A preliminary draft of the 2015-16 budget for the Holland Central School District revealed that the district has managed to turn around its tenuous financial picture at a time when bigger districts are struggling.
Business Official/Treasurer Laura N. Bosinski said last week that the district is projecting a $17.5 million budget that reduces expenses by $40,000. And though revenue is projected to decrease by $182,000, she said, the district doesn’t expect to cut programs or reduce staff.
“We’re definitely moving in the right direction,” Superintendent Cathy V. Fabiatos said. “We’re off the fiscal stress list. We really have been very conservative.”
Savings came from a new health insurance plan, reduced contributions rates for the teacher retirement system and Board of Cooperative Educational Services savings realized by no longer paying for students who will graduate, as well as from bringing some students back into district programs, Bosinski said.
Unlike last year, the district does not expect to exceed the tax cap estimated at 2 percent. The district needed a supermajority of at least 60 percent of voters to approve last year’s spending plan – which called for almost no tax increases – because the tax cap was negative, meaning that it would have required Holland to actually cut taxes
Budget additions for 2015-16 include an increase of two “academic integration services” math teachers to help students who are behind, a technology integration specialist, a special-education teacher, teacher’s aides and special-education aides, if needed. It also calls for an increase in spending for buildings and grounds to address facility needs.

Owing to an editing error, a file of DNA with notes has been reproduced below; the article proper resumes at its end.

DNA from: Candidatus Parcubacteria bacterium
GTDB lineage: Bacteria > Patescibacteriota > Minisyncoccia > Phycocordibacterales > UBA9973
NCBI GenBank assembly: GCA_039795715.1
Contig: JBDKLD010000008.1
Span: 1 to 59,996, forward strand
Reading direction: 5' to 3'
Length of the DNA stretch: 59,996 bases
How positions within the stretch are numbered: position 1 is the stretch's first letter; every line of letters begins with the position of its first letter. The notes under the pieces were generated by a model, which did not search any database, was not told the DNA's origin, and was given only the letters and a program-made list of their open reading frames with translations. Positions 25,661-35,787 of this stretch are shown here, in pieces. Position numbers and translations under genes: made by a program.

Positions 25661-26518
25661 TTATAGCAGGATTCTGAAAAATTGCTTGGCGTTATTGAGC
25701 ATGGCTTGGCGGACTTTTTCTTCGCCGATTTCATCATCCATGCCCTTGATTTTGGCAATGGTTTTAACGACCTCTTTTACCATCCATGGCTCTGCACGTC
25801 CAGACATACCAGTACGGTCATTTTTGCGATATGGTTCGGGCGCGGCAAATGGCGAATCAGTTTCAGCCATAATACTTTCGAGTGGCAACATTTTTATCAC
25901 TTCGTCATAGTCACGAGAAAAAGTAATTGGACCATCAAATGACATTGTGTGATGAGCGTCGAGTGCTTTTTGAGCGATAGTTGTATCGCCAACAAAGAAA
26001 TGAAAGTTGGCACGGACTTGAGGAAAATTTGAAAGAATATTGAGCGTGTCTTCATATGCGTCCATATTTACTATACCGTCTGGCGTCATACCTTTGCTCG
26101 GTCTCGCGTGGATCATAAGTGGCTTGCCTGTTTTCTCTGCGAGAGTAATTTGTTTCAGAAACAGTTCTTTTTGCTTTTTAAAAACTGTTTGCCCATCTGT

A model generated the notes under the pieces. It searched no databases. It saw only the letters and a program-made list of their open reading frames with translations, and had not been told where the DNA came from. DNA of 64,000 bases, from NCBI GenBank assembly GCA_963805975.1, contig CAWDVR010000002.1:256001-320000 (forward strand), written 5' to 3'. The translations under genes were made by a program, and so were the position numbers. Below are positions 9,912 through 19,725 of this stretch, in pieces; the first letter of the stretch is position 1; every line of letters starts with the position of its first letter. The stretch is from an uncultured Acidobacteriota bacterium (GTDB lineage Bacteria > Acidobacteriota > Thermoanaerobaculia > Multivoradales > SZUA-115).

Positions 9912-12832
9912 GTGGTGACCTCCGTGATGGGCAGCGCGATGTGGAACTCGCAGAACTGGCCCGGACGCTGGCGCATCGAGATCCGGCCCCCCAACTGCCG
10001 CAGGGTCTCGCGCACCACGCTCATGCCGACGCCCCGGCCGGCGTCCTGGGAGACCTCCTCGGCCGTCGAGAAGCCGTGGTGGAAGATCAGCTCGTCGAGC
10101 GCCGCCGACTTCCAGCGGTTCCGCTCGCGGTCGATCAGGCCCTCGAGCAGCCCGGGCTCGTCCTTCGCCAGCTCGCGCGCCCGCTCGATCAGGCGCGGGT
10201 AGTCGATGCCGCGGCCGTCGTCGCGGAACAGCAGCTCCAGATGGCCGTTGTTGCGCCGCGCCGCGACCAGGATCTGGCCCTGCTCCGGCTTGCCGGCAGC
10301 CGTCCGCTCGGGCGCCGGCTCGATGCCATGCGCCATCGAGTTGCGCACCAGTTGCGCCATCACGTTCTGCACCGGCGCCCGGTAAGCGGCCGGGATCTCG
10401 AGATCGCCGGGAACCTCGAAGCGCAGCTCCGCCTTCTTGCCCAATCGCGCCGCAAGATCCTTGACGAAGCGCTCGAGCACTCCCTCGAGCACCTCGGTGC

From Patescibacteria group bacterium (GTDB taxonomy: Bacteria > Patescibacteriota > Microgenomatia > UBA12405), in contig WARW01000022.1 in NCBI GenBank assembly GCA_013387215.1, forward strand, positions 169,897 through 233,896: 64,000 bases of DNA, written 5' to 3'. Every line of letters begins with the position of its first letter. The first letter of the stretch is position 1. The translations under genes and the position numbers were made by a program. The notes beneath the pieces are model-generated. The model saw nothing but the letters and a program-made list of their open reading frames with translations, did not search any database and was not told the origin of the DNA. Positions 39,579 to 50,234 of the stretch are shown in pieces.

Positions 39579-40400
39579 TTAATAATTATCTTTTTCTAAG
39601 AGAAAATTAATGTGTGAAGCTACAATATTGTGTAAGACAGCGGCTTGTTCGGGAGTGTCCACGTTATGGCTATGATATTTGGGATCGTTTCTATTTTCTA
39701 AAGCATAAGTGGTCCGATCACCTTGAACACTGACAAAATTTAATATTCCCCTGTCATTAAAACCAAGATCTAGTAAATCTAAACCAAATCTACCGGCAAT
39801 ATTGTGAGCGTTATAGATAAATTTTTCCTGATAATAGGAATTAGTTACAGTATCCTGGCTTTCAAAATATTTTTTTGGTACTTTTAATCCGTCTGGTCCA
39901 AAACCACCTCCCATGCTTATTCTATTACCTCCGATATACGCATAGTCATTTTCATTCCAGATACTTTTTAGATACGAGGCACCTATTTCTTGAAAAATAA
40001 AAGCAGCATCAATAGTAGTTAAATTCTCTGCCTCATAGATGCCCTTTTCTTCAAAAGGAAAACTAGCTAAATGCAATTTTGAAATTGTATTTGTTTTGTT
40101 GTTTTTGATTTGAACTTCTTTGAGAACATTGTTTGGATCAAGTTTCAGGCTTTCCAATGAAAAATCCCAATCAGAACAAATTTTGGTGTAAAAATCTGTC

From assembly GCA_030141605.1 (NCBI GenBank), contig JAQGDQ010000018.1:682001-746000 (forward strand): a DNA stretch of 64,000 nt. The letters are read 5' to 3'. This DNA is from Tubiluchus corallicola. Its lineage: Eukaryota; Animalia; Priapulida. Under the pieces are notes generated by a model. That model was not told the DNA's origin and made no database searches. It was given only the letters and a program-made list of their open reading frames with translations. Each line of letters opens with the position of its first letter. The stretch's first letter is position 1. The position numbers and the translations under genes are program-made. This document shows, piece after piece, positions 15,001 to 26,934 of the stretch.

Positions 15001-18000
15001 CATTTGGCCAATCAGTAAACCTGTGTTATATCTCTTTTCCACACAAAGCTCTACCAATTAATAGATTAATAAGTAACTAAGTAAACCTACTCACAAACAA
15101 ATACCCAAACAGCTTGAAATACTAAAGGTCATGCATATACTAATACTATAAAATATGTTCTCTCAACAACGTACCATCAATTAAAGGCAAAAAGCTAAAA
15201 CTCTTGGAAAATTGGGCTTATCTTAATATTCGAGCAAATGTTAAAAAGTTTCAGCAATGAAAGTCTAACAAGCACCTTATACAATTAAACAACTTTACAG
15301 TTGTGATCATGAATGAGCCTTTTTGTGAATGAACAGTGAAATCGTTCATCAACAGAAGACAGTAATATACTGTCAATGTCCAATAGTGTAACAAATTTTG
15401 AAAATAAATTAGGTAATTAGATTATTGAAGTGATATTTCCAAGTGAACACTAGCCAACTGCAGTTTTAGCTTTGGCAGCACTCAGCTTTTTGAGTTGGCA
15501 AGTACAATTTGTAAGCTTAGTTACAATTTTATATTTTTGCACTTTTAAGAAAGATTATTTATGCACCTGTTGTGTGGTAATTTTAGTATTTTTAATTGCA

The improved financial outlook means the district also plans to reduce its reliance on the fund balance to prop up the budget, Bosinski said. In 2015-16, the district expects to use $500,000 of the fund balance – a third less than was budgeted for this year.
School Board member Judith A. Geer said, “It feels good to get out of a financial hole.”
The superintendent noted that nine years ago, the Holland school budget was $17.8 million, or just $300,000 higher than next year’s proposed spending plan.
In other matters, the board unanimously approved the creation of a community-based committee to review district facilities and a facilitator for that committee. The move is aimed at fostering a more constructive discussion about the district’s former middle school.
The board and the community have been locked in a bitter debate over the building on Partridge Road since a reorganization plan moved students out of the facility in 2012. Critics have called for the building to be reopened, while others contend that the district should sell the building and move on.